When I first launched my Blog in 2010, it was titled Blurring the Boundaries. It was growing ever clearer that the lines between physical and digital, industries, business and IT, you name it, the lines were blurring. It was evident that our growing digital world would drive significant structural change. These new era structures would fundamentally alter our belief in long standing institutions like management, policy, process, procedure, legal frameworks, accounting principles, organization structure, business and operating models, governance, regulations, institutions, and the core characteristics of new era organizations. In essence, The Collapse of Traditional Structures will lead to a Third Tipping Point in Human History.
One of the most profound changes will be the dissolving of industry boundaries and the emergence of ecosystems. Our industry construct – born during revolutions that set the standard of living in the western world – will give way to a finite set of horizontal ecosystems. This visual depicts a perspective on an ultimate finite set of nine ecosystems.
In this recent Podcast from Mckinsey, they explore the emergence of new ecosystems by 2025. They foresee a scenario where current constructs would collapse into just twelve large ecosystems. These would be multi-trillion-dollar ecosystems with a few large orchestrators, and a huge shift of wealth and value creation. In their analysis of 2025 numbers, they see over $60 trillion in total revenue associated with them – or roughly one-third of the $190 trillion total revenue pools that are projected to be in the global economy.
As this evolves over the next seven years, Ecosystem Thinking must replace entrenched models of value creation and capture. Operating in a world of dissolving borders becomes a necessity for leaders. The way we serve our customers and citizens will transform, as will the way we fulfill human needs and enable life experiences. The participants in the above podcast define ecosystems as a complex network of interconnected businesses that depend on and feed on each other to deliver value for their customers, to the end users, and their key stakeholders. I would refine that definition ever so slightly:
An ecosystem is a complex network of connected stakeholders that depend on and feed on each other to create and capture value for all ecosystem participants.
In this recent Post focused on competing in this new world, the authors state that companies will define their business models not by effectiveness against traditional industry peers, but how effective they are in competing within rapidly emerging ecosystems of businesses from different sectors. The rise of ecosystems involves multiple firms coming together in symbiotic relationships to achieve greater value for themselves than they could capture alone. This recent post describes how this could play out in the Insurance industry. As the authors point out, the future of insurance stands to be greatly influenced by platforms and ecosystems. Several interesting scenarios are described; from providing risk-mitigation service for each of the ecosystems described by Mckinsey, to working with OEMs higher up the Mobility value chain, developing products that address the added risks auto manufacturers might bear as the market embraces autonomous vehicles.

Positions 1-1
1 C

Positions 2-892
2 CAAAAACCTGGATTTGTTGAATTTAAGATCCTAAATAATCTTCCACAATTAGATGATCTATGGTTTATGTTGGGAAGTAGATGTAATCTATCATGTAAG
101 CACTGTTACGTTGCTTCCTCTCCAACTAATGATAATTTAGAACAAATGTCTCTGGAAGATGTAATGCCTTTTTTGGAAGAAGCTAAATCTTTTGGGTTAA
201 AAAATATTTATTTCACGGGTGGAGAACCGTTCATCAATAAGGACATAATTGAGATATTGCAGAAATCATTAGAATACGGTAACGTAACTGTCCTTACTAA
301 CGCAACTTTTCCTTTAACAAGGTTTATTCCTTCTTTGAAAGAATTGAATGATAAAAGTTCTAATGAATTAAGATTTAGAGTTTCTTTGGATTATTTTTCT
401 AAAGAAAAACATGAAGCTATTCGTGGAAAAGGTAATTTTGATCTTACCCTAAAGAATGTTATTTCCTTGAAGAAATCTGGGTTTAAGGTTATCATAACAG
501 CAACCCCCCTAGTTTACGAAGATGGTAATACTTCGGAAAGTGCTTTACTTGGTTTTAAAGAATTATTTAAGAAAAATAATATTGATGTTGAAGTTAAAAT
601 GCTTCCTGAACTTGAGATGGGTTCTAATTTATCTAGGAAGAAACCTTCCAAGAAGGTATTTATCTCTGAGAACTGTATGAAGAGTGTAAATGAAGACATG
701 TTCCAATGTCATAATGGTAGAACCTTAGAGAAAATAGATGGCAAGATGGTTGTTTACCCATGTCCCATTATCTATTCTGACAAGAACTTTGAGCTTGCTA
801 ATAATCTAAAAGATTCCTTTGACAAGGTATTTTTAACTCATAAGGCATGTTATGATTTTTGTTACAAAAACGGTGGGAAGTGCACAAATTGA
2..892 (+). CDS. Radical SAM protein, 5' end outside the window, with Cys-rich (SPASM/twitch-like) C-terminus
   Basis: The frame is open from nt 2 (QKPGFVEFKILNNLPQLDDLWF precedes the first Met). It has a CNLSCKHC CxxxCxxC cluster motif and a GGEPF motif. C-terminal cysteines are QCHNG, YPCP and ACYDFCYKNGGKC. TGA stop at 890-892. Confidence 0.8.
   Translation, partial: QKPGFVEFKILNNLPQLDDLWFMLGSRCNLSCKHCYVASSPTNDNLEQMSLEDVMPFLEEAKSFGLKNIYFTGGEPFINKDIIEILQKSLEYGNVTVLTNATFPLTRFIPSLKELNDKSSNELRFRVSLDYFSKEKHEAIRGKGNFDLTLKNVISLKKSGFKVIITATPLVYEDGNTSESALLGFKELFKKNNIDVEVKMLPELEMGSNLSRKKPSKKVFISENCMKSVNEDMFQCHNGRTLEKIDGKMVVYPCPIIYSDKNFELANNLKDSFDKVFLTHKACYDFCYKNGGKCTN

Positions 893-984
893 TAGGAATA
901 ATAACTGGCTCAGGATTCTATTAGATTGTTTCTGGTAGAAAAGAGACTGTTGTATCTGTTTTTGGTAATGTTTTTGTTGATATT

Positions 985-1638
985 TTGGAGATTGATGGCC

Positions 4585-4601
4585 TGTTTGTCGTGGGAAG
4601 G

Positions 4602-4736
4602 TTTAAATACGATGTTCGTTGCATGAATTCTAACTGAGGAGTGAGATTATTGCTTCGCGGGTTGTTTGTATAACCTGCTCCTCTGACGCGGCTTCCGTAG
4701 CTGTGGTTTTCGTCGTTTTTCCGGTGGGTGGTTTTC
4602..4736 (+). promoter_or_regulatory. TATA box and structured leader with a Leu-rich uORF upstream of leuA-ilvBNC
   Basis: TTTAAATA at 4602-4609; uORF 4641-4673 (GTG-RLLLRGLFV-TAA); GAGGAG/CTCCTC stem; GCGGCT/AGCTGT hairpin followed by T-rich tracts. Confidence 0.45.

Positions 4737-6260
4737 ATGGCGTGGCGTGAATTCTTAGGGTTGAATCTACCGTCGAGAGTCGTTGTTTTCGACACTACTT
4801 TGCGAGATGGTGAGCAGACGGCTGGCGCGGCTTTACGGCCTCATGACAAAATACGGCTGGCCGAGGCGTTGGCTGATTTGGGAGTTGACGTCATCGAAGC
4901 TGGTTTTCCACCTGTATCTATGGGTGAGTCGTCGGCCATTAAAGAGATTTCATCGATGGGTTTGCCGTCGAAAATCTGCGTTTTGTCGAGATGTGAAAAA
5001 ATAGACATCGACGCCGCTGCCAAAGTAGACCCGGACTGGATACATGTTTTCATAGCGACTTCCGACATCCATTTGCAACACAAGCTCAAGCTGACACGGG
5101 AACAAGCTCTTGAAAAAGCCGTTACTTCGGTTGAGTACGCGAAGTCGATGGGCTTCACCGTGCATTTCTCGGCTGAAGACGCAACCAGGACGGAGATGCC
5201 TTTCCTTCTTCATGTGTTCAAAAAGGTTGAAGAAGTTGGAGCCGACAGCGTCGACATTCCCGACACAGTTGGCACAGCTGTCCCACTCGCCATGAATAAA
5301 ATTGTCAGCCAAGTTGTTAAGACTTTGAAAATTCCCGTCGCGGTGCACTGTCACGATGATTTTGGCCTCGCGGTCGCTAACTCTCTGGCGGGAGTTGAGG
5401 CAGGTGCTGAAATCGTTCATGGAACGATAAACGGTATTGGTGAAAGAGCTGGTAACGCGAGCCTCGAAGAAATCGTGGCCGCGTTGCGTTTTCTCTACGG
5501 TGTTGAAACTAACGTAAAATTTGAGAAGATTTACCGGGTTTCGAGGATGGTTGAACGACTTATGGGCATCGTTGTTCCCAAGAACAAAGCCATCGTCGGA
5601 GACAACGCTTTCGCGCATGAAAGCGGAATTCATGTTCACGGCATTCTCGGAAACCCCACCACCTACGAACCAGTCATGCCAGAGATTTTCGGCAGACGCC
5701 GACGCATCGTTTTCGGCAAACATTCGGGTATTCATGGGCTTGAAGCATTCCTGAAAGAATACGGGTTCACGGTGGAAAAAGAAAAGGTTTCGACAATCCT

The rapid evolution to this world is fueled by platform business models. The early days of this transition will focus on Uber-like platforms that extend traditional market mechanisms, where value accrues primarily to platform owners. Fragmentation is likely to follow, as redundant platforms that enable life experiences emerge in every segment of the economy. The consolidation that ensues is likely to establish the eventual and finite set of ecosystems.
The future clearly isn’t what it used to be. While running for president in 1932 during the depths of the Great Depression, Franklin Roosevelt remarked, “The country needs and, unless I mistake its temper, the country demands, bold, persistent experimentation.” Globally, I’d say we are in that same place; an emerging era of experimentation driven by the fact that there are no clear answers to the challenges looming before us. Some of these challenges are described in this piece on The global forces inspiring a new narrative of progress.
The authors focus on growth and a lack of consensus as to why it has been stuck for years. They reference the work of Northwestern University economist Robert Gordon, who argued in his 2016 book, The Rise and Fall of American Growth, that the productivity slowdown that started in 1970 is likely to continue and hamper growth. However, the authors of the above article argue that automation enabled by artificial intelligence, robotics, and other advances will likely raise productivity (I agree with their assessment). This would indeed lead to increased growth, provided as the authors point out, that those productivity gains are accompanied by jobs and demand for goods and services, as they have in the past.
The ecosystem phenomenon is now getting considerable attention. Given its likely impact in the coming decade, that’s a good thing.